When Totenberg - appearing on PBS's Inside Washington - tried to make excuses for why Obama is totally in favor of raising the debt ceiling today despite having voted against doing so when he was a senator, Krauthammer scolded, "Don't cover for him" (video follows with transcript and commentary, file photo):
The national and battleground state polls are all showing tremendous momentum for Republican presidential nominee Mitt Romney since the first debate.
Despite this, with the absence of conservative columnist Charles Krauthammer, the entire panel of PBS’s Inside Washington Friday – comprised of the Washington Post’s Colby King, PBS’s Mark Shields, Politico’s Evan Thomas, and NPR’s Nina Totenberg – unanimously stated that if the election were held today, President Obama would win (video follows with transcribed highlights and commentary):
The Obama-loving media is still trying to shelter the President they adore from scrutiny concerning the White House's ever-changing explanation for what happened at our consulate in Benghazi, Libya, last month.
Doing her part Friday was NPR's Nina Totenberg who actually said on PBS's Inside Washington, “There'd be no reason to send [United Nations Ambassador] Susan Rice out to lie if she was going to get exposed immediately” (video follows with transcript and commentary):
Syndicated columnist Charles Krauthammer gave quite a scolding Friday to his fellow panelists on PBS's Inside Washington.
During a discussion about the murder of our ambassador in Libya, Krauthammer said, "I just want to respond to my liberal pals over here. I can’t believe you guys are covering for the administration on the Susan Rice thing when they themselves said five days later it was obviously a terror attack" (video follows with transcript and commentary):
Political satirist Mark Russell came out of retirement Friday to trash Republican presidential nominee Mitt Romney.
Speaking to PBS Inside Washington host Gordon Peterson, Russell said, "No comedian wants Obama to win. We may vote for Obama, but we want, we want Romney" (video follows with transcribed highlights and commentary):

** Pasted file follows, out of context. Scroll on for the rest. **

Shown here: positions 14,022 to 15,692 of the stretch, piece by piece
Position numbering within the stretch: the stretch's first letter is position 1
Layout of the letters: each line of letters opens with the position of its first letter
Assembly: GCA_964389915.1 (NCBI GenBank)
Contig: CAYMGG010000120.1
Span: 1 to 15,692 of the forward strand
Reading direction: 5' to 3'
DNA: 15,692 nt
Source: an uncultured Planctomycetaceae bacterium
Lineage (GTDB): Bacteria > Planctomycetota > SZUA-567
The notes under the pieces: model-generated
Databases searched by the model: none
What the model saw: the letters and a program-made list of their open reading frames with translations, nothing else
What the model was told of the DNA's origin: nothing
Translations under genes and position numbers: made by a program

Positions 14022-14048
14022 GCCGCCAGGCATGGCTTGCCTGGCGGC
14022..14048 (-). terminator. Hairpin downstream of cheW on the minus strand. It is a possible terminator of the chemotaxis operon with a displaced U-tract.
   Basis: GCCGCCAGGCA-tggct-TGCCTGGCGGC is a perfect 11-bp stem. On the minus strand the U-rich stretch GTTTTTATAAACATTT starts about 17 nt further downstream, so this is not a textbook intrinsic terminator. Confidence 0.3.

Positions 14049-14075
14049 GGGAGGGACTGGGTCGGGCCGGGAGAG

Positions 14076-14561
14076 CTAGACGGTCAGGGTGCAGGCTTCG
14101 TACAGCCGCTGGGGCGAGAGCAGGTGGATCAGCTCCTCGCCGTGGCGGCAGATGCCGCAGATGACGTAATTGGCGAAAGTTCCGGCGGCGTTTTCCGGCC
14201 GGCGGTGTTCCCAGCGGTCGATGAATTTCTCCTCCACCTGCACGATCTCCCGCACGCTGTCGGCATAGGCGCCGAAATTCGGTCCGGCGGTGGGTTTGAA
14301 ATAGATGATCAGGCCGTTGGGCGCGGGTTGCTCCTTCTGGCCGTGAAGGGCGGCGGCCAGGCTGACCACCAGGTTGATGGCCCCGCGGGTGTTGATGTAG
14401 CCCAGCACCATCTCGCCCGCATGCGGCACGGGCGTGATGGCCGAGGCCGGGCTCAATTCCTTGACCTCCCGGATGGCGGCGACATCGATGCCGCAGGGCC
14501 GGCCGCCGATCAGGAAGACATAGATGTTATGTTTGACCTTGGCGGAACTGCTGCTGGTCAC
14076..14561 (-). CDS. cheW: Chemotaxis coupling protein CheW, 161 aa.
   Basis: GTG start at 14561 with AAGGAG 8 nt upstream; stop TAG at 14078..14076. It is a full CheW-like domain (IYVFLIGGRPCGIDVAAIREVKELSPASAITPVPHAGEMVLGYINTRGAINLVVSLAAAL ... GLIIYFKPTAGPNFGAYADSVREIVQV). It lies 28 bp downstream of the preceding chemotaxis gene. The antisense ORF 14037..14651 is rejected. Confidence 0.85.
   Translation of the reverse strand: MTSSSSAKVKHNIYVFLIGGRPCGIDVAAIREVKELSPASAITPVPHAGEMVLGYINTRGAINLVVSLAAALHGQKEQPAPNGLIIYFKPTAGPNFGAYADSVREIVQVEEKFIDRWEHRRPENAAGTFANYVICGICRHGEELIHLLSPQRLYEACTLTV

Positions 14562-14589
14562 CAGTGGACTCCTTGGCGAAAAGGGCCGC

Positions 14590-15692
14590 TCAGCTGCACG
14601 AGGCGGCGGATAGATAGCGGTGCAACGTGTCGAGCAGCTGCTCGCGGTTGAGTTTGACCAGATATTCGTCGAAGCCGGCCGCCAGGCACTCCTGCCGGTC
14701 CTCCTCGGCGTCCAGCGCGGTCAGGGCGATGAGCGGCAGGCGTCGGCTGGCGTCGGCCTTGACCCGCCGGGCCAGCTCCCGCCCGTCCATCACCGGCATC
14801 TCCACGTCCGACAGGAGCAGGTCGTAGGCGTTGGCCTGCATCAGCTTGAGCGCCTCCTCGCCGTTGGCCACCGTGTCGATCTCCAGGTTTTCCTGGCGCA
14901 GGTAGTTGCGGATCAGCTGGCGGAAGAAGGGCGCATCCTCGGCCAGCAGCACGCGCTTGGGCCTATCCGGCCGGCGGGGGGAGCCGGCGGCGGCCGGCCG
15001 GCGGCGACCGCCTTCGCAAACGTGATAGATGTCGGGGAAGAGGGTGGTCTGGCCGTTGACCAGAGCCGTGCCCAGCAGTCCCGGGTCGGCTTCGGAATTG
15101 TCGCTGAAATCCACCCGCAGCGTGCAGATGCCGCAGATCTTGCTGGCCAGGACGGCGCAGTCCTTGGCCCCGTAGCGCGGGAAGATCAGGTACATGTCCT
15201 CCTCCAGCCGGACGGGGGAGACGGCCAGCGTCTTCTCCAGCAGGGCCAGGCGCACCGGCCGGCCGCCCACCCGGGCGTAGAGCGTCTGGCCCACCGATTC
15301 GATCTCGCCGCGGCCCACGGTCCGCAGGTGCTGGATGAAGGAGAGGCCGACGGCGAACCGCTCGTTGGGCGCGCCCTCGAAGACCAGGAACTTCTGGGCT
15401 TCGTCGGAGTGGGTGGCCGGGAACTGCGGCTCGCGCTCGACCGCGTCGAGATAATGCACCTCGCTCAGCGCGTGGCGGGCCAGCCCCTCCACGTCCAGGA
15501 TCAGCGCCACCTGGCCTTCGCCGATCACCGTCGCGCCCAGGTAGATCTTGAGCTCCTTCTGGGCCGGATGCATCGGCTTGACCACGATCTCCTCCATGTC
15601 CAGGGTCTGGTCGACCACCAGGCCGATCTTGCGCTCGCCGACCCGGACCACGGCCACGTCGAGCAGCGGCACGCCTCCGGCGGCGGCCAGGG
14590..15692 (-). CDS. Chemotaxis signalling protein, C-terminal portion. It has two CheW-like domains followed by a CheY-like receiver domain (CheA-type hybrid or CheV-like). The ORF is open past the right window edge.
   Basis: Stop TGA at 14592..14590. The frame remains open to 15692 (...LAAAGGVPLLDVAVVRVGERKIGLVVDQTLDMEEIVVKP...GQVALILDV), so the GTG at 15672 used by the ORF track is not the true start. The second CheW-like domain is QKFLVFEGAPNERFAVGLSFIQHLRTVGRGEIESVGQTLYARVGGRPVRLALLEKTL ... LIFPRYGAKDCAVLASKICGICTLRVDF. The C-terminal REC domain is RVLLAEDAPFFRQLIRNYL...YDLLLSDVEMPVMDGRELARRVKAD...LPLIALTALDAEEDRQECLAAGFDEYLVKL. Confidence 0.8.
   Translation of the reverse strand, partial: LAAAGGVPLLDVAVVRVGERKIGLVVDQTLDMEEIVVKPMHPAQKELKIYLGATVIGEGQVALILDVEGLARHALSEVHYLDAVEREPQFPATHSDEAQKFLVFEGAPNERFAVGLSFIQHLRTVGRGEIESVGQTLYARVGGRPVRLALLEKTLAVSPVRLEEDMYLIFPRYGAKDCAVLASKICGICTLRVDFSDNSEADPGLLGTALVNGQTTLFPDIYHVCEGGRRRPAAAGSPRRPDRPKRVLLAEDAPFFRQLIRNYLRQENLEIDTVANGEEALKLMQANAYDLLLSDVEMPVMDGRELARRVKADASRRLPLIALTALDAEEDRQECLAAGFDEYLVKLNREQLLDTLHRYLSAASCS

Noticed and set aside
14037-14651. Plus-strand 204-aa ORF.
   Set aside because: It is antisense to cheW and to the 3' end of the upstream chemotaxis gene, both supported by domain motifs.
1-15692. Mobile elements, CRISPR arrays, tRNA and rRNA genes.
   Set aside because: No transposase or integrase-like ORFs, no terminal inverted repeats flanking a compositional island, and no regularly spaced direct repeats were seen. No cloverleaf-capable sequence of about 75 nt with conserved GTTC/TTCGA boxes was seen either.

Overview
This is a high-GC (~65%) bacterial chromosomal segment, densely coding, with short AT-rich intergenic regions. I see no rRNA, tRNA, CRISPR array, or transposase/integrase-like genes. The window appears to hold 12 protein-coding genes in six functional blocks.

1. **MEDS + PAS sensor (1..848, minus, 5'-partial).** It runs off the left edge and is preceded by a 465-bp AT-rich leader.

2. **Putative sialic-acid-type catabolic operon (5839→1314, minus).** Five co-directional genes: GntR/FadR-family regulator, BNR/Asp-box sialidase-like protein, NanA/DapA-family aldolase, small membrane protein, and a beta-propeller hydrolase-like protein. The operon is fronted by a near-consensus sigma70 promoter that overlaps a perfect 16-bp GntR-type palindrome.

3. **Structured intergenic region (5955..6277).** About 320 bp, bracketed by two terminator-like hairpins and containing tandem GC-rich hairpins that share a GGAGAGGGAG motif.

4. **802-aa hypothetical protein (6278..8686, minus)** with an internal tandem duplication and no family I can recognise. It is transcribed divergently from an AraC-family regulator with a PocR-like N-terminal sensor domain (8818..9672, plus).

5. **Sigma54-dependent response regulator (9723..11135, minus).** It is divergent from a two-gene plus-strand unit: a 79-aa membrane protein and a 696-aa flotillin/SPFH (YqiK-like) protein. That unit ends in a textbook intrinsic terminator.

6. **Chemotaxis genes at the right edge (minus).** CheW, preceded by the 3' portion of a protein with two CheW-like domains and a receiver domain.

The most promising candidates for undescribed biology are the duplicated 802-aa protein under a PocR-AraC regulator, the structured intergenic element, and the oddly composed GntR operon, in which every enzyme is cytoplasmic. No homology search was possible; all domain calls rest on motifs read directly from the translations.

Since September 2, NewsBusters has been showcasing the most egregious bias the Media Research Center has uncovered over the years — four quotes for each of the 25 years of the MRC, 100 quotes total — all leading up to our big 25th Anniversary Gala next week.
Click here for blog posts recounting the worst of 1988 through 2004. Today, the worst bias of 2005: NBC’s Brian Williams equates America’s Founding Fathers with the zealots running Iran; ex-New York Times editor Howell Raines goes on a post-Katrina rant about the human carnage caused by the Bush administration’s “churchgoing populism,” and Ted Turner tries to defend North Korean dictator Kim Jong-Il . [Quotes and video below the jump.]
For the past week, NewsBusters has been showcasing the most egregious bias the Media Research Center has uncovered over the years — four quotes for each of the 25 years of the MRC, 100 quotes total — all leading up to our big 25th Anniversary Gala September 27. (Click here for ticket information.)
If you’ve missed our recounting of the worst quotes from 1988 through 1994, you can find those here). Today, the worst bias of 1995, when Time magazine blamed the Oklahoma City bombing on “hot talk on the radio” even as NPR’s Nina Totenberg wished one of Jesse Helms’ grandchildren would get AIDS. [Quotes and video below the jump.]
After Yahoo's Washington bureau chief was fired Wednesday for saying the Romneys are "happy to have a party with black people drowning," you would think media members would be more careful accusing Republicans of racism.
Apparently not, for on PBS's Inside Washington Friday, Colby King, the Pulitzer Prize-winning Washington Post columnist, actually said Republicans "always have African-Americans on the [convention] podium. Either it’s somebody singing 'God Bless America,' or praying, you know, before or after" (video follows with transcript and commentary, file photo):
You know, it's bad enough that a percentage of Americans admit to getting "the news" from Comedy Central's Daily Show and host Jon Stewart.
But when a legal affairs correspondent from National Public Radio starts citing highly-edited videos created by this comedy show to bash presumptive Republican presidential candidate Mitt Romney while defending President Obama, citizens should be tremendously concerned about their tax dollars funding this media outlet (video follows with transcript and commentary, file photo):
Syndicated columnist Charles Krauthammer perfectly demonstrated Friday why three liberal media members are no match for one conservative armed with the facts.
During a discussion about gun control on PBS's Inside Washington, Krauthammer gave fellow panelists Colby King, Mark Shields, and Nina Totenberg a much-needed education on "the cowardice of the Democrats" regarding this issue (video follows with transcript and commentary, file photo):
On Friday's Inside Washington on PBS, regular panel member Nina Totenberg - a correspondent for NPR - generalized that "bankers and business" are not only the "super-rich" but also the "super-crooked" as the panel discussed the issue of Mitt Romney's taxes and President Barack Obama's "you didn't build that" gaffe in which he dismissed the importance of individual effort in entrepreneurship while crediting government. Totenberg: